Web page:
Twenty-eight Russian athletes have had lifetime Olympic bans overturned by the Court of Arbitration for Sport [Cas] and their results at the 2014 Sochi Winter Games have also been reinstated.
Eleven others had their appeals partially upheld, meaning that they will serve reduced suspensions and miss the 2018 Winter Olympics in Pyeonchang only.
The rulings are unlikely to go down with anyone involved in the Winter Olympics or the International Olympic Committee, as it comes as a huge blow to the IOC’s claims that a state-sponsored doping programme was used in Russia. A number of past and current athletes are likely to greet the Cas ruling with anger on the eve of the 2018 Winter Games.
The news is also likely to trigger an angry response from Russia even though 28 of their athletes have been cleared, given that they have consistently denied running a state-sponsored doping programme and believe that the treatment they have been subjected to by the IOC is a conspiracy.
Men's Olympic skeleton champion Aleksander Tretiakov, the current women's European and World Cup skeleton champion Elena Nikitina and Olympic cross-country gold medalist Alexander Legkov are among those who have been reinstated, while Aleksandr Zubkov, the double Olympic bobsleigh champion and Russian flag-bearer in Sochi, is among the 11 whose anti-doping rule violations have been upheld.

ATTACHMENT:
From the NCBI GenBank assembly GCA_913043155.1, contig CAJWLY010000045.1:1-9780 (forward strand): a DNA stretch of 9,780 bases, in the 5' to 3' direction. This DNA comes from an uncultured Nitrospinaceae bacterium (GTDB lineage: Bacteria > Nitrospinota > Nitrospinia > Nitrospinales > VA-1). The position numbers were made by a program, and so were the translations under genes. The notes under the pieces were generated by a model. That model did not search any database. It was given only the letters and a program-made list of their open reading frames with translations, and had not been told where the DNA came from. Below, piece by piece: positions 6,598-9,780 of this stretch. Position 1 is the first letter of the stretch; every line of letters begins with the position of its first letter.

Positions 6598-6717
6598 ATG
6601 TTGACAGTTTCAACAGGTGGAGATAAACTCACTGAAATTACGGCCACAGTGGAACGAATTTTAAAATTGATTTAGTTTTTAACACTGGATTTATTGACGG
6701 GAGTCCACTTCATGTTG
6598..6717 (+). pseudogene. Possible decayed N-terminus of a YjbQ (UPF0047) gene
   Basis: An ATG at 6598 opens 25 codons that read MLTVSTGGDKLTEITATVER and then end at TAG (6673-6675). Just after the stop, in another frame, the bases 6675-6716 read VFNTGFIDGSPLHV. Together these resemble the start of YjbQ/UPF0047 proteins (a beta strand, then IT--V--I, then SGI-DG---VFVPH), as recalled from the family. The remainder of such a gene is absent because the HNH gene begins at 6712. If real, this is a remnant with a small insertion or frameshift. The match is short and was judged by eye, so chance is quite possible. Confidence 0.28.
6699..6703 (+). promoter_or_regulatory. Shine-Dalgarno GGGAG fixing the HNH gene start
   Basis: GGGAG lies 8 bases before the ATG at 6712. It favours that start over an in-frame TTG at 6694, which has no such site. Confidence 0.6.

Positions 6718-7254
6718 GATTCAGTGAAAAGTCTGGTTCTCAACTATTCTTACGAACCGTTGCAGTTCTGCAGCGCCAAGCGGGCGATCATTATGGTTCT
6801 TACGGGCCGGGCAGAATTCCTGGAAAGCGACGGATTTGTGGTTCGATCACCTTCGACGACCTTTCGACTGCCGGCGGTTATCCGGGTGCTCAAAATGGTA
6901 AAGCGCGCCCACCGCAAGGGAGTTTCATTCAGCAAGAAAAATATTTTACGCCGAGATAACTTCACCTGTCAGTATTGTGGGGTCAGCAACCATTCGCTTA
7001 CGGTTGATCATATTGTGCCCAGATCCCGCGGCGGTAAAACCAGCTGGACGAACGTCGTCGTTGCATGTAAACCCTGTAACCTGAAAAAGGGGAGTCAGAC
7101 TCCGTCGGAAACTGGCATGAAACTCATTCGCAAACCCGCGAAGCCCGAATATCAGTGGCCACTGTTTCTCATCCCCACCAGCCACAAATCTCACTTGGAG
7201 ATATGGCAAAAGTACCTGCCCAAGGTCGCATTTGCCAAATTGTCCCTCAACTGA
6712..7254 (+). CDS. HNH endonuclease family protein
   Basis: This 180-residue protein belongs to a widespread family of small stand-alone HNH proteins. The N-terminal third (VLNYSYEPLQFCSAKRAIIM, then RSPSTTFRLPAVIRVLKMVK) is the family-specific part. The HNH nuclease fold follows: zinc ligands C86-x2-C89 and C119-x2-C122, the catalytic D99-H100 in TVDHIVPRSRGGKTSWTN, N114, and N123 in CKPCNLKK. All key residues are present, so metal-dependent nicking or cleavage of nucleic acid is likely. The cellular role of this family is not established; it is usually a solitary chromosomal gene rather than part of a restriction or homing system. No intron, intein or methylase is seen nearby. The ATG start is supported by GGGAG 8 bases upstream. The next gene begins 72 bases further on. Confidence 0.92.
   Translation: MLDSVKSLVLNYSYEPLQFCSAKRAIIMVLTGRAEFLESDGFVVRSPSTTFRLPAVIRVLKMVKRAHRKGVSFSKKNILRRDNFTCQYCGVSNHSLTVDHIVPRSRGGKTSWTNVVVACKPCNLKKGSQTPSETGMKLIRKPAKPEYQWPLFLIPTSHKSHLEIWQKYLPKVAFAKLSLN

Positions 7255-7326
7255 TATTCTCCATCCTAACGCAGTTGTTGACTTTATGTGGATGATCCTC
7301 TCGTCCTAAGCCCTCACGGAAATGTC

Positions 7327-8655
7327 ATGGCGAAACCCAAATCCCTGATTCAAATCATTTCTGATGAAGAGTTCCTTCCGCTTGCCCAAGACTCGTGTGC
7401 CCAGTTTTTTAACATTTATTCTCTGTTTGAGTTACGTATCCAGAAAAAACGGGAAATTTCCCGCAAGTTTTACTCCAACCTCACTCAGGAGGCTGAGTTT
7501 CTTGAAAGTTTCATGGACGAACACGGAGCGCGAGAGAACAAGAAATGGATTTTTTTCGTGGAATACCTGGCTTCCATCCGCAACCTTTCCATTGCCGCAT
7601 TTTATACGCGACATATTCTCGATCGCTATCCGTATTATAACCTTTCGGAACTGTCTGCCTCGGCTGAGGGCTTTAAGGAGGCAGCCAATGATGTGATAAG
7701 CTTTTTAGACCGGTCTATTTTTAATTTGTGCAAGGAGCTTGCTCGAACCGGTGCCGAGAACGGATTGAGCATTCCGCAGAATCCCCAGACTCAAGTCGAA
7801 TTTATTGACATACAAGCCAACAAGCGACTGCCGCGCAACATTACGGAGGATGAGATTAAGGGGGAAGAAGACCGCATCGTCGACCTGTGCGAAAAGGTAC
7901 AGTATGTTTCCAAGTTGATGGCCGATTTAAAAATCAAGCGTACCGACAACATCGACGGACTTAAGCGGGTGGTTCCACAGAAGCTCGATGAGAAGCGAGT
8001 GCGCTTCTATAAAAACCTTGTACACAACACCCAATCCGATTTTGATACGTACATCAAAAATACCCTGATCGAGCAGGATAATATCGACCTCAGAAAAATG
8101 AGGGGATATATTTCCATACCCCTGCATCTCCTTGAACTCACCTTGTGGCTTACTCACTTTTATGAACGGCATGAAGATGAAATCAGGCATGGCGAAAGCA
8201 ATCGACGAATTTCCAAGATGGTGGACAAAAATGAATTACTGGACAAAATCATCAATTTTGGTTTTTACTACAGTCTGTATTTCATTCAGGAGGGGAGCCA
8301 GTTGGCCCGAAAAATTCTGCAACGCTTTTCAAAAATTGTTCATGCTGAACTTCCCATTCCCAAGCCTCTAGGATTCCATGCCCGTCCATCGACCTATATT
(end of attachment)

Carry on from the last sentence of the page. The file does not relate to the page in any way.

All 39 appeals were heard in Geneva last week with all but two athletes attending in person – though the pair were heard via video link.
Dr Grigory Rodchenkov, the former head of the Moscow anti-doping laboratory who was one of the two main accusers, has already hit out at the decision, having given evidence during the appeals via video link.
Jim Walden, lawyer for Dr Rodchenkol, issued a statement on Thursday that read: “Dr Rodchenkov testified fully and credibly at Cas. His truth has been verified by forensic evidence, other whistleblowers, and, more recently, recovery of the Moscow lab’s secret database, showing thousands of dirty tests that were covered up.
“This panel’s unfortunate decision provides a very small measure of punishment for some athletes but a complete ‘get out of jail free card’ for most. Thus, the Cas decision only emboldens cheaters, makes it harder for clean athletes to win, and provides yet another ill-gotten gain for the corrupt Russian doping system generally, and Putin specifically.”
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